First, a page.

- Ivanova goes to Bulgaria in first international trip as research commissioner
- WIPO report: Switzerland is world’s most innovative country
- U-LAC Digital Accelerator launches call for challenges in smart production
- Chinese students and scholars are mobilised to defend China’s image abroad
- UKRI to improve support for postgraduate research
Horizon Europe is well underway, but the world of European R&D policy goes well beyond the confines of the €95.5 billion R&D programme. EU climate, digital, agriculture and regional policies all have significant research and innovation components. National governments often come up with new R&D policies, decide to fund new research avenues, and set up international cooperation deals. This blog aims to keep you informed on all of that and more.
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You can read the full archive of this blog here.
The joint AU-EU innovation agenda is almost ready for signing, after representatives of both blocks met last week to discuss the final draft.
The agenda proposes short, medium and long-term objectives and actions for research and innovation in public health, the green transition, technology and capacities for science.
It’s been in the making since the first EU-AU ministerial meeting on R&I in 2020 and is set to be adopted in the second such meeting next month.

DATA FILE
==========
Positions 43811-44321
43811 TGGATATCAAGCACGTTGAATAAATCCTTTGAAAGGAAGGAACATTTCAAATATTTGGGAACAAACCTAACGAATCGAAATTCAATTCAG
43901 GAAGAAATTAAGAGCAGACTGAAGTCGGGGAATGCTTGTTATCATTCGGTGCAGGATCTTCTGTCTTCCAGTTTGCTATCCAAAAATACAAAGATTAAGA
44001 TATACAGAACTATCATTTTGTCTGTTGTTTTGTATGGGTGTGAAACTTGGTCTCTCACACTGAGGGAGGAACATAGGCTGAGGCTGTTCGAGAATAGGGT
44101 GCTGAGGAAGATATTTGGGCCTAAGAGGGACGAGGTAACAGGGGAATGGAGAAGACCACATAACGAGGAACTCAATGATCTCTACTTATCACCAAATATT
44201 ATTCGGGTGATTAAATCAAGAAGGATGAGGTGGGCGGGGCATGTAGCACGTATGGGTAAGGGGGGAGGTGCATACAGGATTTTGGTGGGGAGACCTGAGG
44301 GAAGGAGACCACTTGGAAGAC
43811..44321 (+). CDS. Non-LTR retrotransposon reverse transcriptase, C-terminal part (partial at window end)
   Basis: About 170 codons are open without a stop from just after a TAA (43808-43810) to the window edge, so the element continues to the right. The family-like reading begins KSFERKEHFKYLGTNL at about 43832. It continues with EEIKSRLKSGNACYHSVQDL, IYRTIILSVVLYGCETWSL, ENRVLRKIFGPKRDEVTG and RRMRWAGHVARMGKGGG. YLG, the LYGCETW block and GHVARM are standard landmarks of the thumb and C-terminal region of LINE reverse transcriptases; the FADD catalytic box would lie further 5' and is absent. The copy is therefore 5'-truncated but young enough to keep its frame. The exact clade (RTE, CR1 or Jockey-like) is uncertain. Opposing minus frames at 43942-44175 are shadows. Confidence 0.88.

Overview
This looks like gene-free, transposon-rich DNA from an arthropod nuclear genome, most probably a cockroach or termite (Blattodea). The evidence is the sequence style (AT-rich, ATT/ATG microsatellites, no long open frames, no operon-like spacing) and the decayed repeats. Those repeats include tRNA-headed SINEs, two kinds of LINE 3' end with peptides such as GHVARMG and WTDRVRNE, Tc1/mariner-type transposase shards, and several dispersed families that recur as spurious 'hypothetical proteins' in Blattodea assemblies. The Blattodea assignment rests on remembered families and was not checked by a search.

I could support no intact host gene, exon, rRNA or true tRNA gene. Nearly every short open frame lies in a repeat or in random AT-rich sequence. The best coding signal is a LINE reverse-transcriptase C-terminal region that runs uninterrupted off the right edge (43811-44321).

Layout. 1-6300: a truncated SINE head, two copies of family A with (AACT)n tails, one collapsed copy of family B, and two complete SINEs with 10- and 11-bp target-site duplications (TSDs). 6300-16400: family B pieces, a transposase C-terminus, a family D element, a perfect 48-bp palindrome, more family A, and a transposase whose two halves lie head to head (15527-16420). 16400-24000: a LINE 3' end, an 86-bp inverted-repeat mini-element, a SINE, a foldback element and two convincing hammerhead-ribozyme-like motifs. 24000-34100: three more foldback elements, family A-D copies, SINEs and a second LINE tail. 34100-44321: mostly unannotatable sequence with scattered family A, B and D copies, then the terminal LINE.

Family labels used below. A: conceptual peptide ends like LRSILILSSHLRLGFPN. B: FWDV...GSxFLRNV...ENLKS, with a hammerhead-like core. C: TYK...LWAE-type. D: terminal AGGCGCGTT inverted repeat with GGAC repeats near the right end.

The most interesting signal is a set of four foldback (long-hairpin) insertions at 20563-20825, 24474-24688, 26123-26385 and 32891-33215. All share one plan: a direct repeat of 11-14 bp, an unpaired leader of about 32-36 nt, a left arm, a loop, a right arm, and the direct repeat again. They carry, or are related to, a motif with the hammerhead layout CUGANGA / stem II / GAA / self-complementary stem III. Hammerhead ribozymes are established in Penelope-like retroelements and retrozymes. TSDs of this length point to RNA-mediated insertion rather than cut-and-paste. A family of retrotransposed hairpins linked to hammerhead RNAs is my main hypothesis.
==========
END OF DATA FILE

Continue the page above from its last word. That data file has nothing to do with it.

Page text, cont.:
The European University Association (EUA), alongside several fellow associations that represent universities and university libraries, has called for the EU’s co-legislators to ensure that the proposed Data Act ensure fair access to data for research purposes.
In a joint statement, EUA, CESAER, the Guild of European Research-Intensive Universities, Knowledge Rights 21, LIBER Europe and Sparc Europe say that new EU data policies should take into account the role and situation of universities.
Their recommendations are available here.
The League of European Research Universities (LERU) and the EU-LIFE research association say the European Commission should resist calls to ban a full phase-out of animal testing by next year. Such a move would have detrimental effects on biomedical research, they say.
In a statement published this week, LERU and EU-LIFE call on European leaders to consider a differentiated approach in plans for reducing the use of animals for research purposes. “The efforts to replace animal use in research should be significant, keep a pace with, and push forward, scientific knowledge and development of technology,” the statement says.
The EU’s new cybersecurity funding agency, the European Cybersecurity Competence Centre in Bucharest, is set to open this week.
The centre, located on the campus of the Polytechnic University, will manage EU’s cybersecurity funds and oversee the union’s cyber projects run under its research and digital programme, Digital Europe and Horizon Europe.
It will also be a coordination point for a network of national cybersecurity centres, helping to build up an ecosystem boosting innovation and competitiveness in the sector across the bloc.
The centre has been a long time in the making, with four Horizon 2020 funded pilot projects testing ideas for joint action to retain and develop the EU cybersecurity capacity since 2016.
The League of European Research Universities (LERU) welcomes EU member states’ plans to rein in unfair academic publishers but says more should be done to create an open science ecosystem in Europe.